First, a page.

2.    Avoid aggressive acceleration and sudden sharp breaking
    In a similar vein to idling, sharp acceleration and heavy breaking also has a detrimental bearing on the amount of fuel your vehicle consumes and the CO2 emissions it generates. In fact, some estimates suggest that sudden acceleration combined with sharp breaking uses up to a third more fuel per mile than accelerating and breaking in good time. This figure only increases proportionately in relation to the size of the vehicle, and any respective load it's carrying.

    Just as educating your drivers to switch off their engines, rather than keep them idling, helps to curb fuel consumption and noxious CO2 gases entering the atmosphere, instilling safe and responsible driving behaviour among your fleet's operators will also reduce your carbon footprint accordingly. Encourage your drivers to maintain a steady speed, within the legal limit, and leave appropriate acceleration and breaking distances while in charge of fleet vehicles. This again will save you money, and lower your fleet's carbon footprint.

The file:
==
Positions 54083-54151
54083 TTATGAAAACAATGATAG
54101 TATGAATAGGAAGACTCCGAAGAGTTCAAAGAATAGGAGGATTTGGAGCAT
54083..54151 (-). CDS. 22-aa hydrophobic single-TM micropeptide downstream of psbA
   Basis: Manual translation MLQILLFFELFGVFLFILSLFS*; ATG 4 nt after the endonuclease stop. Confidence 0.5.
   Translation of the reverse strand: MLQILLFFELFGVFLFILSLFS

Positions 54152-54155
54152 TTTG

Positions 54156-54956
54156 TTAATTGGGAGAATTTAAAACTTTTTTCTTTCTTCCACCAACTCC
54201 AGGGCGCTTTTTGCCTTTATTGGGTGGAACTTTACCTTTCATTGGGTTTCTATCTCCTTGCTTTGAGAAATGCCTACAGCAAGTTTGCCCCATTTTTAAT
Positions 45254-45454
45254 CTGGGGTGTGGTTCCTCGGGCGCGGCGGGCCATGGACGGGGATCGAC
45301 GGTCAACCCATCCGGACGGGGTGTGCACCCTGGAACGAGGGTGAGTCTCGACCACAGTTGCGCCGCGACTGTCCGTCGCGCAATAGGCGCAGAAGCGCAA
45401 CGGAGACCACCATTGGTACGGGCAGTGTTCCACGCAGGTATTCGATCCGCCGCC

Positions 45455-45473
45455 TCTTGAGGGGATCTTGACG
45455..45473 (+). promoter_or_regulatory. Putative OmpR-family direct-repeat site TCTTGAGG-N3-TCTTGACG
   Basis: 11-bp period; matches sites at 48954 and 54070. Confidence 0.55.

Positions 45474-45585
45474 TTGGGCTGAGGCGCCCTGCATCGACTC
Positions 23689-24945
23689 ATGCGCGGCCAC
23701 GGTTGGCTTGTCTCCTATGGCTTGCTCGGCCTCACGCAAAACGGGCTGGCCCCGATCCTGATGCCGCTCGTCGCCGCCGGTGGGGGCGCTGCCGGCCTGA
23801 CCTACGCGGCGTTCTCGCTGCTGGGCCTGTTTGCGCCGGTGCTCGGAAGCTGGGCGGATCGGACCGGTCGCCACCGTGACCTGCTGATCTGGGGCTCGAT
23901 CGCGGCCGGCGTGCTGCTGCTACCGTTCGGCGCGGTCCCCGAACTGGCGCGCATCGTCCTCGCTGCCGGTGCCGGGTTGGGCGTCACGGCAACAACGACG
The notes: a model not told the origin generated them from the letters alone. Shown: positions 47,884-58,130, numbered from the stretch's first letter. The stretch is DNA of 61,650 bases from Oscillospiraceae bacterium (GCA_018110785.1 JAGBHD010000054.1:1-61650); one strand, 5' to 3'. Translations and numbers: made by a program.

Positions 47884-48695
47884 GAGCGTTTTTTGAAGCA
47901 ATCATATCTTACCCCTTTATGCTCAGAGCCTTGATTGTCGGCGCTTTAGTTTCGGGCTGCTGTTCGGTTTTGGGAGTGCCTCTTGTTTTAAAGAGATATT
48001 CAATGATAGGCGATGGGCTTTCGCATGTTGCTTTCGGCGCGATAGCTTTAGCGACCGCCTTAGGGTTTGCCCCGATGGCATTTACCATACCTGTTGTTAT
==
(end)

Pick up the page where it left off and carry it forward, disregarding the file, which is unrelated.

3.    Make less journeys and use green travel alternatives
    Another significant way to lower your carbon footprint is by reducing the amount of vehicle journeys you take. For a fleet manager this is one of the bigger operational challenges. But it is possible to do with a little consideration, careful planning, and ingenuity.

    Say, for example, that your fleet is responsible for parcel deliveries or courier runs. For non-urgent deliveries there's an opportunity to batch loads going to the same, or nearby, postcodes together in order to minimise the number of vehicles responsible for delivering those goods to their destination. You can also consider using bicycle couriers for short, local deliveries, or electric vehicles, which are a greener alternative to fuel-guzzling car or vans.